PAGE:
Gartner Blog Network


What’s in a name? Microsoft package and licensing changes

by Stephen White  |  October 4, 2016  |  Comments Off on What’s in a name? Microsoft package and licensing changes

Microsoft are ringing the changes

Periodically we see a set of licensing changes from Microsoft. Early in 2016 a number were announced or took effect. This month, immediately following a naming convention change from Google we see a number of Microsoft changes taking effect, several of which incorporate repackaging or branding alongside evolution of product licensing,.

Secure Productive Enterprise replaces Enterprise Cloud Suite, as announced by Microsoft during WPC in July – keep an eye out for dedicated research being published on this subject. In advance of that being available, readers may note that page 54 of the October Product Terms shows Microsoft have provided some additional use rights in both the E3 and E5 editions whereby:

  • Exchange, SharePoint and Skype for Business Server installations on-premises have been included within the subscription
  • Plus a local installation of Office Professional Plus may be installed where From SA SKUs are qualified for.

We note firstly that the installations of Office are specifically stated as local (no VM or streaming) and neither the server or Office installations are granted SA rights – therefore, for example, no licence mobility would be granted to those Server installations.

Secondly it appears Microsoft’s intent is to allow existing Enterprise Cloud Suite clients to migrate to Secure Productive Enterprise E3 and therefore acquire the additional use rights as stated in FAQs, and we quote:

Existing Enterprise Cloud Suite customers are now Secure Productive Enterprise E3 customers and therefore inherit the Productivity Server Rights as a Secure Productive Enterprise benefit. In most cases, customers will not need to continue to purchase additional server licenses.

This migration of use rights however does not appear to have initially been reflected in the October Product Terms however.

Third, the premium edition E5 includes a variety of additional features which Enterprise Cloud Suite clients are not obliged to subscribe to and thus avoid price increases for what may represent shelfware. Conversely, perhaps those clients for example the inclusion of security capabilities for example at the price level / package they committed to?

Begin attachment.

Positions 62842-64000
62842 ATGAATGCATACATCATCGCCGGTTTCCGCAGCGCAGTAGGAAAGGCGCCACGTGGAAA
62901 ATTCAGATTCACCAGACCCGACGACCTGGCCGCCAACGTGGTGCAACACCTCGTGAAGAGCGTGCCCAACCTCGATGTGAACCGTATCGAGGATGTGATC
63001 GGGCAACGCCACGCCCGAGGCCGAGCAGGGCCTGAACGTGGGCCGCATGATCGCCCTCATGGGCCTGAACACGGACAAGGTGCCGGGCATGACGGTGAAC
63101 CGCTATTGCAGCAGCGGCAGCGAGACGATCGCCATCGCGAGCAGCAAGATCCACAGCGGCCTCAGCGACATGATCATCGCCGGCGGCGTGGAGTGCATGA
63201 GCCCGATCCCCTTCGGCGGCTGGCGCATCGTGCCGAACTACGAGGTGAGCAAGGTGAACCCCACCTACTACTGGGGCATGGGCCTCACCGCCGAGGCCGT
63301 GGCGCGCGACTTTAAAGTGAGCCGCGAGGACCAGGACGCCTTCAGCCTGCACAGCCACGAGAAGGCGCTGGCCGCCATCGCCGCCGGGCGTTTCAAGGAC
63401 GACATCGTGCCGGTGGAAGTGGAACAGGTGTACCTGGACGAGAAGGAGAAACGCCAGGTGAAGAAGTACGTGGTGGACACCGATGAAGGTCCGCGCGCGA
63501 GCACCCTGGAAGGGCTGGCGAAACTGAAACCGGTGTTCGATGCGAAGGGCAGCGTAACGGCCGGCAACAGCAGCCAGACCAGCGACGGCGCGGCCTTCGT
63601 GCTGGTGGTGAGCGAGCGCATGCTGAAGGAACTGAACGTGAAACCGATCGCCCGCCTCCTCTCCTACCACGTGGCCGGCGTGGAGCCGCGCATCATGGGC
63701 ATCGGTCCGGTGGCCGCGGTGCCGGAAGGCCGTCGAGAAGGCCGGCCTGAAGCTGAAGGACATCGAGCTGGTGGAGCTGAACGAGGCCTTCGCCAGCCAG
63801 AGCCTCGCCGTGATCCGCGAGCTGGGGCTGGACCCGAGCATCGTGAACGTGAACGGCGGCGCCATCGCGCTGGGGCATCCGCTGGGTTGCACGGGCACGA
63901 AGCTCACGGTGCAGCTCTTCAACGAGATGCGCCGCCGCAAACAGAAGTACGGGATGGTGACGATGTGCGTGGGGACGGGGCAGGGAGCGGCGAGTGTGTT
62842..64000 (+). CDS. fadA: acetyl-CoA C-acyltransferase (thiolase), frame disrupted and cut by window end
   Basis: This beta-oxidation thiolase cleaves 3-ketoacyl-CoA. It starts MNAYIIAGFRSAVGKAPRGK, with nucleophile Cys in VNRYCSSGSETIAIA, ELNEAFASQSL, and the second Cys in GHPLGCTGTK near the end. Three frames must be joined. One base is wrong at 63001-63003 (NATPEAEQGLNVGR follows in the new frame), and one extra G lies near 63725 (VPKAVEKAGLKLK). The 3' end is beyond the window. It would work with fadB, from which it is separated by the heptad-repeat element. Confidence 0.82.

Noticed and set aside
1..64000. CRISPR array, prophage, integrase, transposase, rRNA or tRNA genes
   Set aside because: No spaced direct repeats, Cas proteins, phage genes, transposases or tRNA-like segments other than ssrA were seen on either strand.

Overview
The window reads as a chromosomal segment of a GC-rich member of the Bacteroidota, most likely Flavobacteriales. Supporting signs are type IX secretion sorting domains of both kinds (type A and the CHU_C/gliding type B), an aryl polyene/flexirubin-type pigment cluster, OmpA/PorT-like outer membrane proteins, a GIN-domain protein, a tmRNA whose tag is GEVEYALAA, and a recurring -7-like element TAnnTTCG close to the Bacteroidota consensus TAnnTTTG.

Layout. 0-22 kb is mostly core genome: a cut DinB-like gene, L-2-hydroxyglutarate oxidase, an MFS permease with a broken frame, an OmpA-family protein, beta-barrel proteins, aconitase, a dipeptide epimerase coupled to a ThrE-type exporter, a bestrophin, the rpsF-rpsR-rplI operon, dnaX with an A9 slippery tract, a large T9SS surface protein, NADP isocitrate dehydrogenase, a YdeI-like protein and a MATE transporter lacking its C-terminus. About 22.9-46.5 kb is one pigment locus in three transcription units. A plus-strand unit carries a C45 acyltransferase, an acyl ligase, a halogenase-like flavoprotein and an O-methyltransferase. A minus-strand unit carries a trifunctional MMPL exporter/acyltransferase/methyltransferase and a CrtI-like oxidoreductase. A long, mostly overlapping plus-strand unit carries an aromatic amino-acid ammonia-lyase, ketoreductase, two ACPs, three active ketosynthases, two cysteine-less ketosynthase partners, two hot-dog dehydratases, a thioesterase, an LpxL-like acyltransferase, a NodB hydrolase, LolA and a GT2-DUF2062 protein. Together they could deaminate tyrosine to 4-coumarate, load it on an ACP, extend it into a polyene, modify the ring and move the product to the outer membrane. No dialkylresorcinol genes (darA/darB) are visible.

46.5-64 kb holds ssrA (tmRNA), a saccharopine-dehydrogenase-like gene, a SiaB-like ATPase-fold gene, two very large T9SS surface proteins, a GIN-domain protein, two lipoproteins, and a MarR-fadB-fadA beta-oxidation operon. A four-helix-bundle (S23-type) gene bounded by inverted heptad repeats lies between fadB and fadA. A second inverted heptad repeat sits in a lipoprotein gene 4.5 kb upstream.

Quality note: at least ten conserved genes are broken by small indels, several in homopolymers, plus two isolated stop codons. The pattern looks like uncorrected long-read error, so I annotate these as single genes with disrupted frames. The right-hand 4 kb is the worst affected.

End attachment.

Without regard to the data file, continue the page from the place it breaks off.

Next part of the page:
And fourth … The E3 and E5 packages also do beg the question – should Microsoft clients expect a ‘light’ E1 package based on the Office 365 offering of the same name?

evolution_blue

Enterprise Mobility changes in line with the introduction of Secure Productive Enterprise. In addition to Windows 10 naming changes already taking place, introducing E3 and E5 variants in August. Enterprise Mobility Suite is now named Enterprise Mobility and Security with E3 and E5 variants – additional features being built into the E5 variant, plus a renaming of Azure Rights Management to Azure Information Protection Premium (Plans 1 and 2). It appears Microsoft’s intent to migrate existing Enterprise Mobility Suite users to Enterprise Mobility and Security E3 as reflected in the link above, however as with Secure Productive Enterprise the newly released Product Terms don’t confirm the migration path currently.

Azure RemoteApp has been withdrawn from volume licensing after a short life span following Microsoft announcing in August new purchases would be limited in preference of working in partnership with Citrix

Windows Server 2016 licensing changes were announced some time ago and mentioned in a previous post and a dedicated research note. Most notably from today Windows Server, System Center and Core Infrastructure Suite will be licensed on a per-core basis rather than per-processor, whereby use of more than 8 cores per processor will increase licensing costs. Microsoft October Product Terms have been published and also point to a different approach for licensing containers, where Windows Server Containers are unlimited (see page 47) whilst Hyper V Containers carry the same limitations as full VMs (defined on page 72).

Following Australian, UK, Canadian and German locations, Microsoft have today announced that datacenters to host Azure, Office 365 and Dynamics will be offered from France in 2017

And Finally … Delve Analytics – a component of Office 365 E5 becomes MyAnalytics

Category: cloud  licensing  

Tags: cloud-contract  enterprise-agreement  licenisng  microsoft  office-365  saas  software-asset-management  

Stephen White
Research Director
2 years at Gartner
14 years IT Industry

Stephen White is a Research Director in Gartner's IT Asset Management, Vendor Management and Procurement team, focusing on strategic licensing and negotiation strategies, asset management, and reseller engagement. Mr. White leverages his experience in software sales and consulting to assist IT leaders through his coverage of best practices in license life cycle strategy and trends, license metric and pricing practices, contract negotiations, optimizing terms and conditions, sourcing, and relationship management. Read Full Bio




Comments are closed

Comments or opinions expressed on this blog are those of the individual contributors only, and do not necessarily represent the views of Gartner, Inc. or its management. Readers may copy and redistribute blog postings on other blogs, or otherwise for private, non-commercial or journalistic purposes, with attribution to Gartner. This content may not be used for any other purposes in any other formats or media. The content on this blog is provided on an "as-is" basis. Gartner shall not be liable for any damages whatsoever arising out of the content or use of this blog.